(E.D. Oklahoma) (D.C. No. 6:06-CV-0232-RAW-KEW).
The opinion of the court was delivered by: Michael R. Murphy Circuit Judge
ORDER DENYING CERTIFICATE OF APPEALABILITY
Before LUCERO, MURPHY, and McCONNELL, Circuit Judges.
Appellant, Twyla Tanner, seeks a certificate of appealability ("COA") from this court so she can appeal the district court's denial of her 28 U.S.C. § 2254 habeas petition. See 28 U.S.C. § 2253(c)(1)(A) (providing no appeal may be taken from a final order disposing of a § 2254 petition unless the petitioner first obtains a COA). Because Tanner has not "made a substantial showing of the denial of a constitutional right," this court denies her request for a COA and dismisses this appeal. Id. § 2253(c)(2).
Tanner was convicted by an Oklahoma jury of embezzlement by bailee, after former conviction of two or more felonies, and sentenced to forty- five years' imprisonment. In her direct appeal to the Oklahoma Court of Criminal Appeals ("OCCA"), Tanner argued (1) the trial court erred when it refused to permit a defense witness to testify, (2) extraneous information presented to the jury denied her the right to a fair and impartial trial, (3) the evidence was insufficient to convict her, (4) her sentence was excessive, and (5) cumulative error deprived her of a fair trial. The OCCA modified Tanner's sentence to twenty years but denied relief on all other claims. Tanner filed an application for state post- conviction relief which was denied.
Tanner filed the instant § 2254 federal habeas petition on June 12, 2006, asserting the same five claims she raised on direct appeal and an additional claim that her conviction should be reversed because the statute under which she was convicted has been repealed. Applying the standard set forth in the Antiterrorism and Effective Death Penalty Act, the district court concluded the OCCA's adjudication of Tanner's sufficiency-of-the-evidence and cumulative error claims was not contrary to, nor an unreasonable application of clearly established federal law. 28 U.S.C. § 2254(d). The court determined Tanner's challenge to her sentence was moot and the claim relating to the trial court's discovery ruling did not raise a federal constitutional question, Dockins v. Hines, 374 F.3d 935, 938 (10th Cir. 2004). Finally, the court concluded Tanner's claim that the jury was influenced by extraneous information and her claim relating to the repeal of the statute she was convicted of violating were procedurally barred and Tanner failed to show cause for the default and actual prejudice or that the failure to review her claims would result in a fundamental miscarriage of justice. See Coleman v. Thompson, 501 U.S. 722, 750 (1991).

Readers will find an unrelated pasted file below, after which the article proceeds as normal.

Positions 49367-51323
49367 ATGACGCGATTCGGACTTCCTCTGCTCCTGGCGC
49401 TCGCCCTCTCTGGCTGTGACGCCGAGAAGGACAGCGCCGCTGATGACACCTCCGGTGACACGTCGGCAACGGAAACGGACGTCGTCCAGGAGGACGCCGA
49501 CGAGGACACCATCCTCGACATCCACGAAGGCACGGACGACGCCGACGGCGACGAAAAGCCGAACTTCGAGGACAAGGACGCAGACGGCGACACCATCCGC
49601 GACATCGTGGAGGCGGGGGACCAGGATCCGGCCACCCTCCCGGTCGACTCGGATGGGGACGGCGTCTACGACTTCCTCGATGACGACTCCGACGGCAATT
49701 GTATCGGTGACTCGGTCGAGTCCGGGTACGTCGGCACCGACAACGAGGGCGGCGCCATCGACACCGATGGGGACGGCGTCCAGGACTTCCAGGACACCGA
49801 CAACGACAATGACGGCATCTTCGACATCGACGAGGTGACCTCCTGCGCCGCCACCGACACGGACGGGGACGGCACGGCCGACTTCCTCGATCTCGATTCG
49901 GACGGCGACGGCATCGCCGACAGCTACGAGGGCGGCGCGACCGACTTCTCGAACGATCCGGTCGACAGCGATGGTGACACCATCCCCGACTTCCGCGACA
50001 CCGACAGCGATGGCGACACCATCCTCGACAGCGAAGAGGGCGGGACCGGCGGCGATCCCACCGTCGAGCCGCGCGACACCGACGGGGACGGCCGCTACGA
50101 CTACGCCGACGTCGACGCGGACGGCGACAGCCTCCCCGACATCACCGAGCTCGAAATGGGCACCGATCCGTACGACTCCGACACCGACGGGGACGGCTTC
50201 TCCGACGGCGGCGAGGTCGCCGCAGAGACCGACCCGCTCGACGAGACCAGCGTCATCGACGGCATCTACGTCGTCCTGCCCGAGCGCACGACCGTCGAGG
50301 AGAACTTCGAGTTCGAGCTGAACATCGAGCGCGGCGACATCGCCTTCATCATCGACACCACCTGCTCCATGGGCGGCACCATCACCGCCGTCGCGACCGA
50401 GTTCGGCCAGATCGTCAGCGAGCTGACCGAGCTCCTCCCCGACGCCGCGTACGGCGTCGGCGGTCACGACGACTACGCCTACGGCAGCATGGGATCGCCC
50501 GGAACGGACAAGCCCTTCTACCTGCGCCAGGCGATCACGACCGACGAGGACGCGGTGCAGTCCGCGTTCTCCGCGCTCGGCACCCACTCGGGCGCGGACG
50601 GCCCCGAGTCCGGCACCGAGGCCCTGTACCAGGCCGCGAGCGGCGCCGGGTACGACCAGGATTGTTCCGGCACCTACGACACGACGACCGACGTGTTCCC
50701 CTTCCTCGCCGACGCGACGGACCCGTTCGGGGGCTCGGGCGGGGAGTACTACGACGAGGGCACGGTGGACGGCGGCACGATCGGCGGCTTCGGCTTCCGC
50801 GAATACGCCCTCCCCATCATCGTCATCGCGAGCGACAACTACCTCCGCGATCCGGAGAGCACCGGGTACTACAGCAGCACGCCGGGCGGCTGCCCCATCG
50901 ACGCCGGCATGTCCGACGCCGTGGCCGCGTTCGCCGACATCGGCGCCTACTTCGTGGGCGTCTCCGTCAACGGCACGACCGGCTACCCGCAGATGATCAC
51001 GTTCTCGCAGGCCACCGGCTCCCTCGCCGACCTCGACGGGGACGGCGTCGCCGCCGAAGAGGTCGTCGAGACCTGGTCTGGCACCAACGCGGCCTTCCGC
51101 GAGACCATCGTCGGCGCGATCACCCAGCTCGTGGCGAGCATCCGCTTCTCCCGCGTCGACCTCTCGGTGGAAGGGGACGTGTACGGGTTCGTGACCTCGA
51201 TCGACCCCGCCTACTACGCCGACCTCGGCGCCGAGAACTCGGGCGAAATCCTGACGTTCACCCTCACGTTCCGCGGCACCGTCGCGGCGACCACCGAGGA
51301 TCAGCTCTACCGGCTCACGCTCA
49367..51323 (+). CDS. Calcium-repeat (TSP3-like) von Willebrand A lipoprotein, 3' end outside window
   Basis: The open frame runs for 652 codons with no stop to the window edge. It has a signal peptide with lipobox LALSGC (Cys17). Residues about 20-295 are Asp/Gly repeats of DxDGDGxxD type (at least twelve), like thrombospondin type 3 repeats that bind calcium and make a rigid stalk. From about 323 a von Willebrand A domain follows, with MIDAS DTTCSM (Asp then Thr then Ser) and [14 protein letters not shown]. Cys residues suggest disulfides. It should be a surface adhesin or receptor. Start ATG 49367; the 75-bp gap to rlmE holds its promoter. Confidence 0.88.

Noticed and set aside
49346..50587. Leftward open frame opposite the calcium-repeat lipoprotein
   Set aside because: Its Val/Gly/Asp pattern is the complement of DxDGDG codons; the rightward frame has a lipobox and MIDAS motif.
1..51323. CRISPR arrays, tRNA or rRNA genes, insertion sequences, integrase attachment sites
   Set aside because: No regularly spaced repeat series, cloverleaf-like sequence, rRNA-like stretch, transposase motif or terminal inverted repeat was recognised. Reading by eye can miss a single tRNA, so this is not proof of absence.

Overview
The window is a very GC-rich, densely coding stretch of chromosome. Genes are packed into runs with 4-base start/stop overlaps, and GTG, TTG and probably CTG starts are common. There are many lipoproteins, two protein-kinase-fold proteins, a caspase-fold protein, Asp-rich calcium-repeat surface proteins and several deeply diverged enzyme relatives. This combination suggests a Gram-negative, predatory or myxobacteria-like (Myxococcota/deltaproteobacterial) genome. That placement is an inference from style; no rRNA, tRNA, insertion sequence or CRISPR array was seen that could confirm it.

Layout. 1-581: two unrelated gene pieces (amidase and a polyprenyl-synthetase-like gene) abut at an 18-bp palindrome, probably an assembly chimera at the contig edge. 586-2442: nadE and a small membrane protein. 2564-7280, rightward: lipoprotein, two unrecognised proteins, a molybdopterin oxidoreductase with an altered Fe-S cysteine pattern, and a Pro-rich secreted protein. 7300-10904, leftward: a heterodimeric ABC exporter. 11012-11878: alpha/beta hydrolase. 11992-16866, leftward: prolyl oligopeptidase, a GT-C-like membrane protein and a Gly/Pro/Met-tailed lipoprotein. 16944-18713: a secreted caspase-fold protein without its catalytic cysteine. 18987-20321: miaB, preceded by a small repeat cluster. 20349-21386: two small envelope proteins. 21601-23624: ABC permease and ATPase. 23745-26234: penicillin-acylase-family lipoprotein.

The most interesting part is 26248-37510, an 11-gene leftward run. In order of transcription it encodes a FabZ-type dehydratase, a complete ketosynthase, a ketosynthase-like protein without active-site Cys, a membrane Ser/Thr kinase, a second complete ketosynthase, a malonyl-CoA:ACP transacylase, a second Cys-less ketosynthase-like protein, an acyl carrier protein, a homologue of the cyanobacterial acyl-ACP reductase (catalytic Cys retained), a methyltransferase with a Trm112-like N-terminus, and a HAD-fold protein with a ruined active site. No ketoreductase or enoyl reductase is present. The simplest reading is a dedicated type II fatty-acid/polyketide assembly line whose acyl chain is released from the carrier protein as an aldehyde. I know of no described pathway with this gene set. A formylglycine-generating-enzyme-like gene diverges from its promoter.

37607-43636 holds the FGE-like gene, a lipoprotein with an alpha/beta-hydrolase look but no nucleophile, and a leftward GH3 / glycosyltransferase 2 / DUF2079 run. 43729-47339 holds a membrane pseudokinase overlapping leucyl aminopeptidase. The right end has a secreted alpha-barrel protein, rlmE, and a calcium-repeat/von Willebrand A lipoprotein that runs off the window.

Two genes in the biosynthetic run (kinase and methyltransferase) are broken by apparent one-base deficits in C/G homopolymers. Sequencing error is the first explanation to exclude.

To be entitled to a COA, Tanner must make "a substantial showing of the denial of a constitutional right." 28 U.S.C. § 2253(c)(2). To make the requisite showing, she must demonstrate "that reasonable jurists could debate whether (or, for that matter, agree that) the petition should have been resolved in a different manner or that the issues presented were adequate to deserve encouragement to proceed further." Miller-El v. Cockrell, 537 U.S. 322, 336 (2003) (quotations omitted); see also Slack v. McDaniel, 529 U.S. 474, 484-85 (2000) (holding that when a district court dismisses a habeas petition on procedural grounds, a petitioner is entitled to a COA only if he shows both that reasonable jurists would find it debatable whether he had stated a valid constitutional claim and debatable whether the district court's procedural ruling was correct). In evaluating whether Tanner has satisfied her burden, this court undertakes "a preliminary, though not definitive, consideration of the [legal] framework" applicable to each of her claims. Miller-El at 338. Although Tanner need not demonstrate her appeal will succeed to be entitled to a COA, she must "prove something more than the absence of frivolity or the existence of mere good faith." Id. (quotations omitted).
This court has reviewed Tanner's application for a COA and appellate brief, the magistrate judge's report and recommendation, the district court's order, and the entire record on appeal pursuant to the framework set out by the Supreme Court in Miller-El and concludes Tanner is not entitled to a COA. The district court's resolution of Tanner's claims is not reasonably subject to debate and the claims are not adequate to deserve further proceedings. Because Tanner has not "made a substantial showing of the denial of a constitutional right," she is not entitled to a COA. 28 U.S.C. § 2253(c)(2). This court denies Tanner's request for a COA and dismisses this appeal.
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